US officials back away from July 2011 Afghan withdrawal deadline
US Defense Secretary Robert Gates rejected suggestions Sunday that US forces will move out of Afghanistan in large numbers in July of next year under a deadline set by President Barack Obama.
“That absolutely has not been decided,” Gates said in an interview with Fox News Sunday.
His comment was the latest indication that the magnitude of the drawdown, if not the deadline itself, is the subject of an intensifying internal debate at a time when a NATO-led campaign against the Taliban is going slower than expected.
Vice President Joe Biden, an early skeptic of the US military buildup in Afghanistan, was quoted as telling author Jonathan Alter recently: “In July of 2011, you’re going to see a whole lot of people moving out. Bet on it.”
White House Chief of Staff Rahm Emanuel did not deny the Biden quote when asked about it, but, like Gates, said that the size of the drawdown would depend on conditions on the ground.
“Everybody knows there’s a firm date. And that firm date is a date (that) deals with the troops that are part of the surge, the additional 30,000,” he said in an interview with ABC “This Week.”
“What will be determined at that date or going into that date will be the scale and scope of that reduction,” he said.
General David Petraeus, the commander of US forces in the Middle East, said last week that in setting the deadline for the surge last year, Obama’s message was “one of urgency — not that July 2011 is when we race for the exits, reach for the light switch and flip it off.”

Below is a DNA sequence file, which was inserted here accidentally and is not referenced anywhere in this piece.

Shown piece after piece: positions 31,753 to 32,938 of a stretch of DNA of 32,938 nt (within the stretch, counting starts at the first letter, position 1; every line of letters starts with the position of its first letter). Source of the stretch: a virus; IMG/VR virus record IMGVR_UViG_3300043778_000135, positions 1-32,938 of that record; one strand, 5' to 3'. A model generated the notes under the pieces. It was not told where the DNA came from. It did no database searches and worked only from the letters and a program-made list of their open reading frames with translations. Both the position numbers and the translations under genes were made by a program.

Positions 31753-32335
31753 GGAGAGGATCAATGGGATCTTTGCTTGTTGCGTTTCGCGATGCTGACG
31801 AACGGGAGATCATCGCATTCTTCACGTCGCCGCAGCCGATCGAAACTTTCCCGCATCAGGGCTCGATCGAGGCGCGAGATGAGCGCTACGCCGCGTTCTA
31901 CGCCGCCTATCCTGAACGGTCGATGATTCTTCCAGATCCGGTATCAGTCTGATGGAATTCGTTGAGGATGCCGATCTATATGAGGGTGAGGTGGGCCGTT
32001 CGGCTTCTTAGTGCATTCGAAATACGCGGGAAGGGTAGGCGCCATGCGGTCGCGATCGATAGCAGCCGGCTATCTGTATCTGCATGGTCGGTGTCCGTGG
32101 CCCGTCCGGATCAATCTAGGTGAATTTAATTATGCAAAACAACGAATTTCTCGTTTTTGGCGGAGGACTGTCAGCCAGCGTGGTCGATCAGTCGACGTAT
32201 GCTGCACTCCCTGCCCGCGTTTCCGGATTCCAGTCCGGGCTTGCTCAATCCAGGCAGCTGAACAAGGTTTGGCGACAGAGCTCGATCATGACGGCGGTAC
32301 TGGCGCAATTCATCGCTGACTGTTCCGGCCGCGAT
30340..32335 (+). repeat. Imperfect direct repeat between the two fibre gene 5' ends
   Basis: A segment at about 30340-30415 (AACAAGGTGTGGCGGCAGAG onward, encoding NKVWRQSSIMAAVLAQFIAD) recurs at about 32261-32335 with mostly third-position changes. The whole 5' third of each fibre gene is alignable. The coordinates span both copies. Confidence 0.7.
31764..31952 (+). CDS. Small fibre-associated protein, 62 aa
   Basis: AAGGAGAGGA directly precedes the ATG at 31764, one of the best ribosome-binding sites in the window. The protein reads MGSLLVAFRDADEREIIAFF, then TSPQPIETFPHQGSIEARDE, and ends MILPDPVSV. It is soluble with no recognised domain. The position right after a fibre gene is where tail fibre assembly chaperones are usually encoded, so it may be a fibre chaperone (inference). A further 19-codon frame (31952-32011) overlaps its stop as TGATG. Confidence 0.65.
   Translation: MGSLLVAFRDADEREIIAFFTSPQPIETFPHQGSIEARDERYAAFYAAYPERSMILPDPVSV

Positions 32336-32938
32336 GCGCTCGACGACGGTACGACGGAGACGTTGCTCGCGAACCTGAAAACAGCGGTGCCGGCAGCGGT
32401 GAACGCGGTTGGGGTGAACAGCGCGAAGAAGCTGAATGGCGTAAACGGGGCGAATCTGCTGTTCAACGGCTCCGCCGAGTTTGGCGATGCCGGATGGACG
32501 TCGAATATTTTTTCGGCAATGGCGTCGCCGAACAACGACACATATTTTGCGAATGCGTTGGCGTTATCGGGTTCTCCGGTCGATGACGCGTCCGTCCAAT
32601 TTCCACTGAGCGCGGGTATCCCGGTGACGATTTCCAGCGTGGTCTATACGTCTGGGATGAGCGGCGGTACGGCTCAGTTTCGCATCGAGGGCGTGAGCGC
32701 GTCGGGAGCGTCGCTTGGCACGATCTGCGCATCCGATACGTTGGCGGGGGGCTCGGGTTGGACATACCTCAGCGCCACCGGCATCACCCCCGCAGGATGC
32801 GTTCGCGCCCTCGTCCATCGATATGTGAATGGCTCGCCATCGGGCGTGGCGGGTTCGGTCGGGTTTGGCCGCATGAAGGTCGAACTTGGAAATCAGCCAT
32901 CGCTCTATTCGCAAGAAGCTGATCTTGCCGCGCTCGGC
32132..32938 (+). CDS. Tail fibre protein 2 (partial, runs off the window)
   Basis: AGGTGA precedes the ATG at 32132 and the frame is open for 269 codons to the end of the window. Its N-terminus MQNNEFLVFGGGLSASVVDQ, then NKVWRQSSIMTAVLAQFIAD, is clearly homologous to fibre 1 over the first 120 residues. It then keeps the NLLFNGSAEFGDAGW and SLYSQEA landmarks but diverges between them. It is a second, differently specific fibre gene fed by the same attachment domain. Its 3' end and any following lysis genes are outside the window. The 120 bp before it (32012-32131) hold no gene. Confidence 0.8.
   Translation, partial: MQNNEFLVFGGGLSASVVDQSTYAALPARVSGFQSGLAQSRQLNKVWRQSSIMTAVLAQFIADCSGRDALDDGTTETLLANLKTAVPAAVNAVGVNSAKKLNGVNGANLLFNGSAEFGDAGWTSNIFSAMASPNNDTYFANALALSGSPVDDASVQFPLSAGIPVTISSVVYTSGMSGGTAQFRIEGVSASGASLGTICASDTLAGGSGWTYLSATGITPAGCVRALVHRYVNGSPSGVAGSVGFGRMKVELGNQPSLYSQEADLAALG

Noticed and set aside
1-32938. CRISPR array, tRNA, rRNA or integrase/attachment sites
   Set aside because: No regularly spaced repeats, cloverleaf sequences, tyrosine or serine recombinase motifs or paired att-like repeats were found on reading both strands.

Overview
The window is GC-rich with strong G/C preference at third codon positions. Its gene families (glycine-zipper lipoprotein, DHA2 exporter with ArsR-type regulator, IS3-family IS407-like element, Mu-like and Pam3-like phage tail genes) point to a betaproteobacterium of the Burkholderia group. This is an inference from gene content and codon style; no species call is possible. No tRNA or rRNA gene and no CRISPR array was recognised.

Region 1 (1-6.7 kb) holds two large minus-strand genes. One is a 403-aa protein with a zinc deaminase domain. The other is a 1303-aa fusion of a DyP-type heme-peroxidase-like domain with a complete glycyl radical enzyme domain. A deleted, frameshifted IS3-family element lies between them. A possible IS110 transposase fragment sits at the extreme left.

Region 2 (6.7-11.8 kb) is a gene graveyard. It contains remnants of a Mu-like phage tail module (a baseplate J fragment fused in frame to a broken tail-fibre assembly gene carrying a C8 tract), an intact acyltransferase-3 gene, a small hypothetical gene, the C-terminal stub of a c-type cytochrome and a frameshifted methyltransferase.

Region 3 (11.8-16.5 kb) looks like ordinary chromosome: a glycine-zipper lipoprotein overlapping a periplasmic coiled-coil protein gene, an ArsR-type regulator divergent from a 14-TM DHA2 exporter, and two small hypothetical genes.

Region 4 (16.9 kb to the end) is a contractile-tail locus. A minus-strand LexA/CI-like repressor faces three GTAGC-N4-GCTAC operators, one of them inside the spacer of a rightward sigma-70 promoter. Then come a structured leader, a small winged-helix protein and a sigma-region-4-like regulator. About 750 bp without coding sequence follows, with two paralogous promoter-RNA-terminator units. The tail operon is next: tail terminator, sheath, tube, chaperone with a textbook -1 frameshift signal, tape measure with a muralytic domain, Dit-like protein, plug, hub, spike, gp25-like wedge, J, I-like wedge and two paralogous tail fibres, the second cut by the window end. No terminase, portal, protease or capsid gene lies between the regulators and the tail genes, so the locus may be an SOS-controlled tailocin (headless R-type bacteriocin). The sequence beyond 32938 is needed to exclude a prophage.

Petraeus told lawmakers he would be duty-bound to recommend delaying the redeployment of forces if he thought it necessary.
In the same hearing, the Pentagon’s policy chief, Michelle Flournoy, said a responsible, conditions-based drawdown would depend on there being provinces ready to be transferred to Afghan control, and that there be Afghan combat forces capable of taking the lead.
Officials have said that training of Afghan security forces has gone slower than expected, in part because there are not enough trainers.
Gates said he had not personally heard Biden’s comments so would not take them at face value.
“The pace… with which we draw down and how many we draw down is going to be conditions-based,” he said.
He said there was “general agreement” that those conditions would be determined by the US commander, General Stanley McChrystal, the senior NATO representative in Kabul and the Afghan government.
McChrystal has said that even though a key campaign in Kandahar was taking longer than expected, it will be clear by December whether the surge and his counter-insurgency strategy were working.
Gates complained that “there’s a rush to judgment, frankly, that loses sight of the fact we are still in the middle of getting all of the right components into place and giving us a little time to have this work.”
But lawmakers from both parties have voiced increasing concern about the situation in Afghanistan.
Diane Feinstein, chair of the Senate Intelligence Committee, said Sunday that 40 percent of the country is controlled or contested by the Taliban, and the conflict is “metastasizing” with insurgent groups joining forces and sharing money.
“There is one, I think, irreversible truth: The Taliban is on a march,” she said.
“If you lose Afghanistan, Pakistan is the next step. And so what that bodes is nothing but ill because Pakistan is a nuclear (state).”
Senator Richard Lugar, an influential Republican, said saying “goodbye” to Afghanistan was not the solution.
“I think the president is going to have to redefine the plan, and when the proper time comes for that, he will have to make a decision,” he said.